Sitka’s sexual assault response team was established as a multidisciplinary and collaborative effort to tend to the needs of survivors after their assault.(Top row, left to right: Tina Bachmeier, Peg Blumer, Catherine Rogers, Amy Paige, Scott Helfrich, Salle Madison, Gary Cranford; Bottom row: Kelsey Carney, Diane Linn, Deanna Moore, and Lisa Brooks. Photo courtesy of Kelsey Carney)

ISitka law enforcement, nurses and survivor advocates are teaming up to combat sexual assault and better respond to the needs of its victims.

Through a grant from the Department of Justice, The Sitka Tribe of Alaska is partnering with the Sitka Police Department, Sitkans Against Family Violence and the Southeast Regional Health Consortium to establish a sexual assault response team. The SAR team would be more efficient and minimize the revictimization of survivors, members said.

“Being a survivor of sexual assault, can have profound life changes for the individual that’s had that experience,” Deanna Moore, an advocate with Sitkans Against Family Violence on the team, said.

Through a near $900,000 grant from the Department of Justice, the Sitka Tribe of Alaska aims to work with victims and survivors of domestic violence, sexual assault, human trafficking, dating violence and stalking in part by forming a local SAR team.

For many victims, retelling their story is one of the consequences of trauma, Moore said. By collaborating more closely on the sexual assault cases they handle through their work, the SAR team aims to minimize the times survivors have to relive their story.

“By nature of that kind of trauma, it feels very isolating. They feel like the only one who has ever had that experience,” Moore added. “It makes it more difficult to talk about and kind of perpetuates the myth that it isn’t happening when we know better than the statistics that it is.”

About 1 in 4 women in Sitka have experienced some kind of sexual violence in their lifetime, according to a victimization survey conducted by the University of Alaska Anchorage Justice Center in 2012.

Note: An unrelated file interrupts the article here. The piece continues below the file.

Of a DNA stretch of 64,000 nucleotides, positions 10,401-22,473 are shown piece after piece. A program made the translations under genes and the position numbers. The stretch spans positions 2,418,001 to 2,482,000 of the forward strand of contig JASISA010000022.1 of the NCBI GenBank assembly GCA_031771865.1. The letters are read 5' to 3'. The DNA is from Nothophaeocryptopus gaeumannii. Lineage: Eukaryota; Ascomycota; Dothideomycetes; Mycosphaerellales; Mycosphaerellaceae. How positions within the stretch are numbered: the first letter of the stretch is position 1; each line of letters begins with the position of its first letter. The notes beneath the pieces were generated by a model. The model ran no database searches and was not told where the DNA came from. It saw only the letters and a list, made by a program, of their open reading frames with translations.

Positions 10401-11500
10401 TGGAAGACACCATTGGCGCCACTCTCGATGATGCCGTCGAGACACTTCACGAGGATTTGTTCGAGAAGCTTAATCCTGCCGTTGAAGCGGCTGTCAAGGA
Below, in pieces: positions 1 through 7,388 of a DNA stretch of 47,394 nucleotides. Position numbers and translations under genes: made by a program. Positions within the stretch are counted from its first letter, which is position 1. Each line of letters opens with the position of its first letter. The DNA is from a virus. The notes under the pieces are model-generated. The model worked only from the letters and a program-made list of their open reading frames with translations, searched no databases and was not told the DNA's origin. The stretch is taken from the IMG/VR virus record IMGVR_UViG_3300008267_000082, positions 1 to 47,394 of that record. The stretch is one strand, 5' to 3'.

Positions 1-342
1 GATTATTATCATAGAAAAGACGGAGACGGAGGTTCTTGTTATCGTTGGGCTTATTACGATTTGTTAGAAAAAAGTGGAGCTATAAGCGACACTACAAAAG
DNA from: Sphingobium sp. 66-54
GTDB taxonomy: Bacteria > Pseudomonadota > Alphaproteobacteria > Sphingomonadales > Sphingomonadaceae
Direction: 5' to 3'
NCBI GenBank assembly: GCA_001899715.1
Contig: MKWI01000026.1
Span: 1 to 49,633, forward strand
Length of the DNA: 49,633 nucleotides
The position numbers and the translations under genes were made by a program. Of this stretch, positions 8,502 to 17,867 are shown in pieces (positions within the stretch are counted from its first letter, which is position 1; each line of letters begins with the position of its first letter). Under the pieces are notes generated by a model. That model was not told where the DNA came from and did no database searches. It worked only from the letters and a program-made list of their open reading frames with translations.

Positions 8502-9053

Members of the SAR Team have undergone training to better respond to sexual assault cases and the needs of survivors in their roles. But they’ve also learned to better understand how their fellow team members work.

Nurses on the team are trained on criminal justice proceedings, like how to collect DNA and photographic evidence and be effective expert witnesses if the sexual assault case goes to court.

SAR team coordinator Kelsey Carney with the Sitka Tribe of Alaska said that synergy between medical and law enforcement procedures means the Sitka Police Department doesn’t have to send victims to SAR Teams to Juneau to collect evidence.

“That’s not very trauma informed,” Carney said. “It’s not ideal for people to be sent away from their community, away from their family, away from the support system that they have.”

Susan Ward is a nurse for the Southeast Alaska Regional Health Consortium and one of the RNs working on the SAR team. She’s sometimes the first person victims talk to about their trauma, as she treats them for injuries or performs tests for sexually transmitted diseases.

Ward says she relies on advocates like Moore to support victims as they grapple with reporting their assault to police.

“I think sometimes patients are afraid to report it,” Ward said. “They don’t want to go through the examination and the testing and everything that needs to be done.”

Reporting sexual assault or other traumatic events to police is easier said than done. Sitka Police Department Sergeant Gary Cranford said the investigation that follows can be invasive.

“A typical exam, forensic exam can take anywhere from 4 to 6 hours,” Crandford said. “There are some personal questions that have to be asked for a proper investigation and it may put some stressors on the victim that they’re not expecting.

Retelling the story of an assault to medical personnel, law enforcement and to advocates can bring that trauma back to the surface over and over again.

Members of the SAR team know how to work with survivors of sexual assault individually, Moore said, but together they streamline their approach.

When a victim presents themselves to police or the emergency room, the SAR team meets to develop a comprehensive plan of care for individual victims and communicates as they recover.

By understanding each other’s roles, the team can work more efficiently and reduce the need for victims to relive their trauma.

“Really, I think that’s the point for the victim, to minimize any unnecessary revictimization,” Moore said. “That person’s life is altered. The filter through which they see the world is altered.”

But the SAR Team hopes that by pulling their organizations together, they can support and return a sense of normalcy to survivors after their sexual assault.

If you have suffered sexual violence and would live to connect with an advocate for support, you can call SAFV at (907) 747-3370 or through their crisis lines: (907) 747-6511 or (800) 478-6511.